Posted 09 June 2011, by Jeremy Hance, Mongabay.com mongabay.com
As climate change melts the Arctic sea ice, nations are rushing to carve up once-inaccessible areas for oil and gas exploitation, industrial fishing, and shipping routes. Now, BBC reports that Russia and Norway have essentially agreed to split the Arctic’s Barents Sea in half —one of the region’s richest in biodiversity and ecological productivity—for industrial exploitation.
“The potential economic benefits are enormous,” said James Nixey, manager and research fellow for the Russia and Eurasia Program from Chatham House told the BBC. “The significance of the deal is that it is widely recognized that the Arctic is a scene of future commerce and possibly future conflict.”
While oil drilling and industrial fishing have already occurred in Barents Sea, the deal allows a far wider range of exploitation. Norway has signaled it will begin exploration for fossil fuel reserves once the agreement is implemented on July 7th.
According to a report by the WWF, Barents Sea is “one of the most productive oceans in the world and one of the most biologically diverse regions within the Arctic.”
A unique ecological and geographical position has created a haven for wildlife. Barents Sea’s “shallow structure, inflow of warm Atlantic water, and nutrient-rich upwelling support enormous concentrations of plankton, rich benthic communities, huge concentrations of migratory seabirds, some of the world’s largest fish stocks as well as a diverse community of sea mammals,” reads the WWF report.
The region is home to over 2,500 known deep sea invertebrates and 150 fish species; 40 seabird species breed in the region, while 12 species of whales are found at different times in the area. Seven species of seals, sea lions, and walrus; 5 dolphins species; and polar bears also inhabit the sea north of Norway and Russia.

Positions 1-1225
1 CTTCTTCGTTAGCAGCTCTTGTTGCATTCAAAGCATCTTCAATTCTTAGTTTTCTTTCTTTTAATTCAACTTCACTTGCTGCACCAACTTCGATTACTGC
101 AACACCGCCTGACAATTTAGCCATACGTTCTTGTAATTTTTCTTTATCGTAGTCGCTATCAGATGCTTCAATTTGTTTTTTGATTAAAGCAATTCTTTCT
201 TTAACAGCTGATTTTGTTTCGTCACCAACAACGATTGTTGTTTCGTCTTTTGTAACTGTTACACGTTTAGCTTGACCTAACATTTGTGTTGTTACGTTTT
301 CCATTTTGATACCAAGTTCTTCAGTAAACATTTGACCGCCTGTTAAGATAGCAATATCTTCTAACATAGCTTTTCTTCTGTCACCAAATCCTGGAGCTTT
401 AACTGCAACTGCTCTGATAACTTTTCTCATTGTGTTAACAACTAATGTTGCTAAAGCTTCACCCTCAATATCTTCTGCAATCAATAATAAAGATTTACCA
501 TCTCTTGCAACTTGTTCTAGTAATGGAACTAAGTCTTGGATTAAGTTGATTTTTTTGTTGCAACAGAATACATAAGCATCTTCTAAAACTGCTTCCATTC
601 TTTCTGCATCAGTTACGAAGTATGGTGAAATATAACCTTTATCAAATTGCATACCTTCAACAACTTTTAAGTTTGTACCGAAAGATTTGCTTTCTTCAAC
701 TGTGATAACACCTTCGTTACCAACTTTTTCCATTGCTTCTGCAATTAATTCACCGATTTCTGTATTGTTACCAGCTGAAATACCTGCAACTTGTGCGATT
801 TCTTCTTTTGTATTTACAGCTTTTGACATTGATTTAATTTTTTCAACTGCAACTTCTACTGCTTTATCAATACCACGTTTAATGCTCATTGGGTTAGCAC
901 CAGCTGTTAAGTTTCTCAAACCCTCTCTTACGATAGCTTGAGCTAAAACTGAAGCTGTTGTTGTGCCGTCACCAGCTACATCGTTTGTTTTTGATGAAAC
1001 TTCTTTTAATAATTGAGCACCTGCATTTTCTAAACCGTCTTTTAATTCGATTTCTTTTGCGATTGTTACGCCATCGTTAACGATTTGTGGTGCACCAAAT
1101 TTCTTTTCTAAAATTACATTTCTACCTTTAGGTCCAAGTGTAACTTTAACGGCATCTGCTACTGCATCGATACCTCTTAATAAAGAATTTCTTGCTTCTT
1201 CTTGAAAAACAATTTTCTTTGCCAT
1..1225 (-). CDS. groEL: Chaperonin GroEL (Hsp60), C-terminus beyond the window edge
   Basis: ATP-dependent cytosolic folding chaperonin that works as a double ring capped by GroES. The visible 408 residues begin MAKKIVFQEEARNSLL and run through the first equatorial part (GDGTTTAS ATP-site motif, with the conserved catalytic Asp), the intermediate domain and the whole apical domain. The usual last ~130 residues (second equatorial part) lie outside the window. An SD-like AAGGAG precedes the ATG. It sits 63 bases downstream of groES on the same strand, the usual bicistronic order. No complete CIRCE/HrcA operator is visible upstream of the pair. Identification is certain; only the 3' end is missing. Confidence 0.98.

Written in 2004, the WWF report states that “Barents Sea is among the cleanest and most undisturbed oceans in the world. At the same time, it is the most accessible region of the Arctic, and human activities are quickly expanding to even the most remote areas of the ecoregion.”
The industrial race to the Arctic is not without its opposition. For a few days this month non-violent Greenpeace activists halted exploration efforts by Cairn Energy for oil deposits in the deep sea off Greenland. In response, the energy company has threatened to bankrupt the green group in court. Greenpeace, which has dubbed such drilling as ‘dangerous lunacy’, wants the international community to set the entirety of historical sea ice off-limits to industrial exploitation.
Scientists have been warning for decades that rising greenhouse gas emissions is imperiling the stability of the Arctic environment, which has warmed far quicker than any other place in the world. Fossil fuels taken from the Arctic will only exacerbate the large-scale changes in the region.